Betty awoke with a jolt, so disoriented by the strangeness of her surroundings that she forgot that her name was no longer Betty, but Tara.
The fear ebbed out of Tara’s lined face when she realized the pounding she heard was not someone at the door, but some punk kid’s bass, blaring down the streets of the suburb she was forced to call home.
She glanced at the body depressing the mattress beside her, tamping down the feelings of disgust which always rushed over her now when she looked at her husband, who she used to call ‘George’ but now called ‘Nick’ and who the papers were calling ‘the snitch’.
Nick rolled over, eyes firmly shut. “You alright, baby?”
“I’m fine. Go back to sleep. And don’t call me baby.”
Tara collapsed back into the mattress, her short hair scratching the back of her neck. She thought about the neighbors they entertained at the barbecue yesterday; mostly fat men with skinny wives and noisy, bad-mannered children. The only one she’d really liked was Roger from across the street; his tanned face, easy smile, the way he smoked his foreign cigarettes, smelling like jasmine and charcoal.
She drifted for a moment in that space between sleep and wakefulness; Roger had been so genuine, so real. She liked that.
In the house across the street, Roger, recently Guido of New York City, looked out his window. He smiled, taking another drag on his cigarette. He was supposed to be lying low, staying inconspicuous according to the feds. But he couldn’t stop thinking about the woman who moved in across the street last week; all soft hands, tired eyes and smelling like a garden rose. After all the lies and deceit, it was refreshing to meet someone so honest; so real.
My family has always been a museum family. As a child I remember that our outings included trips to museums five times as often as they did shopping or going to the movies. Vacations were filled with visits to aquariums, zoos, local historical archives, and civil war battlefields, where I would stand on the ground hundreds of men had died upon and feel humbled by the immensity of knowledge which sat forever beyond my reach.
I grew up in a small town called Ellicott City in Maryland, smack dab in the middle of the Baltimore/Washington Corridor. The Smithsonian Museums in D.C. became like second homes to me; I can’t begin to estimate the number of times we visited each site and I can’t describe to you now how much I miss all of them.
My sister and I were always allowed souvenirs from these treasure troves. All too often they were cheap, plastic things with the names of the museum stamped in sparkly ink on one side, but every so often one of us would pick up something really good. One of my sister’s acquisitions now hangs on my wall, a gift from a muse to her author.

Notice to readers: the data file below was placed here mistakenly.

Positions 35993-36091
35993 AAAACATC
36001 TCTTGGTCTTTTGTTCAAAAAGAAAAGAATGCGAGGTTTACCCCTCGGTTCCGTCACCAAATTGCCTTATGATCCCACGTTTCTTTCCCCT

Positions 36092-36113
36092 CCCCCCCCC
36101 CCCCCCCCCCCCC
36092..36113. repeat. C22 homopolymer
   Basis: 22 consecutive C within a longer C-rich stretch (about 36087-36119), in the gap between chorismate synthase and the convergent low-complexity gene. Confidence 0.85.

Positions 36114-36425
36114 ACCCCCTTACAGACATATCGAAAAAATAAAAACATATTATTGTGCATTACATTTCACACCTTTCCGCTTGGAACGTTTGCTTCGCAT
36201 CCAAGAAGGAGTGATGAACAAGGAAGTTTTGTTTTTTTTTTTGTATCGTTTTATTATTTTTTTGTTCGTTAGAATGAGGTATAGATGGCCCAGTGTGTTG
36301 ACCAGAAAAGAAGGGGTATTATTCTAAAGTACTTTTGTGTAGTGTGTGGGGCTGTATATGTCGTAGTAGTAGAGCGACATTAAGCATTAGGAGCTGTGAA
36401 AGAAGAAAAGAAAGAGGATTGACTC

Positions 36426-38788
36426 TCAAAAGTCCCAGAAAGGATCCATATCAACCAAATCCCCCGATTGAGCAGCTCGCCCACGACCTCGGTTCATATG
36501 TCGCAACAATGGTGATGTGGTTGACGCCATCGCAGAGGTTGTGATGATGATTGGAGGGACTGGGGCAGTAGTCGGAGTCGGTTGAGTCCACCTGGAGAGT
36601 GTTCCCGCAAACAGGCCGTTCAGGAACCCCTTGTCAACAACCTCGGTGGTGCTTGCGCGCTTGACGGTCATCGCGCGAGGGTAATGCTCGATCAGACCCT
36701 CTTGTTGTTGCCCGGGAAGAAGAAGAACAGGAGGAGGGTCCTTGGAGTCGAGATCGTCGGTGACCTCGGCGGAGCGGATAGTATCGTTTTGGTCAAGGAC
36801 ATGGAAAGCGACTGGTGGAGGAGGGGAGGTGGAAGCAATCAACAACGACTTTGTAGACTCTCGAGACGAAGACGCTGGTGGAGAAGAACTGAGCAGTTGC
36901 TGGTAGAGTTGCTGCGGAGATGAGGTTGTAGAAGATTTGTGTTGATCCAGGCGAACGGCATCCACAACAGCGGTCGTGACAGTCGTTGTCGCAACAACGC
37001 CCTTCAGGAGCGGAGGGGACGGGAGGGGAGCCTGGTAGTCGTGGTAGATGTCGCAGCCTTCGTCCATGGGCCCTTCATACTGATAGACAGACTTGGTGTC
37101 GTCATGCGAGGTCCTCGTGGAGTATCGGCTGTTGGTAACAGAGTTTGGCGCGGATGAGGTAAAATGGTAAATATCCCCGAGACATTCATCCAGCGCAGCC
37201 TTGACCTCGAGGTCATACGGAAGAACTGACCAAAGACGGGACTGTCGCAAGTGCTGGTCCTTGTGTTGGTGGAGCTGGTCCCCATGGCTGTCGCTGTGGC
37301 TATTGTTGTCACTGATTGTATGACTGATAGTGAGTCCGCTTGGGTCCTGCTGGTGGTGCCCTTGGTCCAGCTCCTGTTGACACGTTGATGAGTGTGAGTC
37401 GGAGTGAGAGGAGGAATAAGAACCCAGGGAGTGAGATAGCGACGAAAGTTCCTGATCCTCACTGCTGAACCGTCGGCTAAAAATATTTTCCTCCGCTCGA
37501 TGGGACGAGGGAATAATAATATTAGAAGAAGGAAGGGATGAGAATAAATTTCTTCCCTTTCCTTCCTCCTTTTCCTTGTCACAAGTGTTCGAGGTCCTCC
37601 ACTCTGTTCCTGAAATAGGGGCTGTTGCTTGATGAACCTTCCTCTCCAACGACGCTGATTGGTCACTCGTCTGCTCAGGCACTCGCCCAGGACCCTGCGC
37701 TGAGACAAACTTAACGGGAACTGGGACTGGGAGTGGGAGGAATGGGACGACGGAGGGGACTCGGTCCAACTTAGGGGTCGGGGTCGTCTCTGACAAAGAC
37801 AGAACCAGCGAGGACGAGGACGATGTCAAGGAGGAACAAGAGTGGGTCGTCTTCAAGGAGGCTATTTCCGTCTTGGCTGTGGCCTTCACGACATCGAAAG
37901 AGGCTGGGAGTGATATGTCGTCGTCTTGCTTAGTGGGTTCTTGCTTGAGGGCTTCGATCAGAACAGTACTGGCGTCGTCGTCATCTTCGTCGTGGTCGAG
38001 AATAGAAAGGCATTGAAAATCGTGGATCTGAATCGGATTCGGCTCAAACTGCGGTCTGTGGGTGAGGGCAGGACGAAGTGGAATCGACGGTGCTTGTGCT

I don’t remember seeing the painting in the National Gallery of Art, but we must have passed it. Megan picked up a small, wood-backed print of the piece, titled “Street in Venice”. It hung on the wall next to her bed for a year or so before I noticed it. I gave it a glance at last when my sister, tired of listening to me whine about my lack of ideas for a story writing project I was being forced to do in my English class, gestured to it and said, “I have plenty of pictures; just look at one of them and make up a story to match.”
And so I did. And a lifelong addiction to creative writing was born.
“Street in Venice” is one of the thousands of paintings John Singer Sargent put on canvas during his long career. An expatriate American who spent almost all of his life in Europe, John Singer Sargent was best known in his time for his evocative and sometimes scandalous portraits of the elite and aristocratic. He learned from the old masters of portraiture; Rembrandt, Frans Hals, Diego Velázquez. He traveled extensively in both the United States and Europe, painting genre scenes of picaresque sections of cities like Madrid, the countryside of Holland, and Venice. Shortly after making London his permanent home, Sargent visited and worked with Claude Monet at Giverny, where it is thought he first gained his taste for the watercolor medium, impressionistic style, and his desire to paint murals and landscapes.
According to the National Gallery of Art, Sargent’s “Street in Venice”, painted in 1882, was done on the spot and in the moment. It shows the inside of a narrow back alley near the Grand Canal, called Calle Larga dei Proverbi, which roughly translates to the ‘wide street of Proverbs’. What truth or lesson Sargent’s scene is supposed to teach is up to the interpretation of the viewer. But for me, the girl with tattered skirts and a ragged wrap, out from under which peeks a bright-colored top, her pinned back hair falling into her eyes: she spoke to me, and she continues speaking, of a hard life lived and a defiance to keep on keeping on. The man in the doorway gazes at her, but she pays him no mind, continuing on her way with a tired expression and a petulant kicking of her hem over the cobbled street. She is alone and she prefers to remain alone, carrying whatever she has to carry under her own power.
I feel a kinship to her worn bravado. Chasing a dream is hard work; it’s something you do running on hopes and prayers and very often tears. But I’ve committed, and I’m not looking back or looking for help carrying my burdens. When I succeed, I’ll know that all the long hours, all the loneliness, and all the toil was worth it.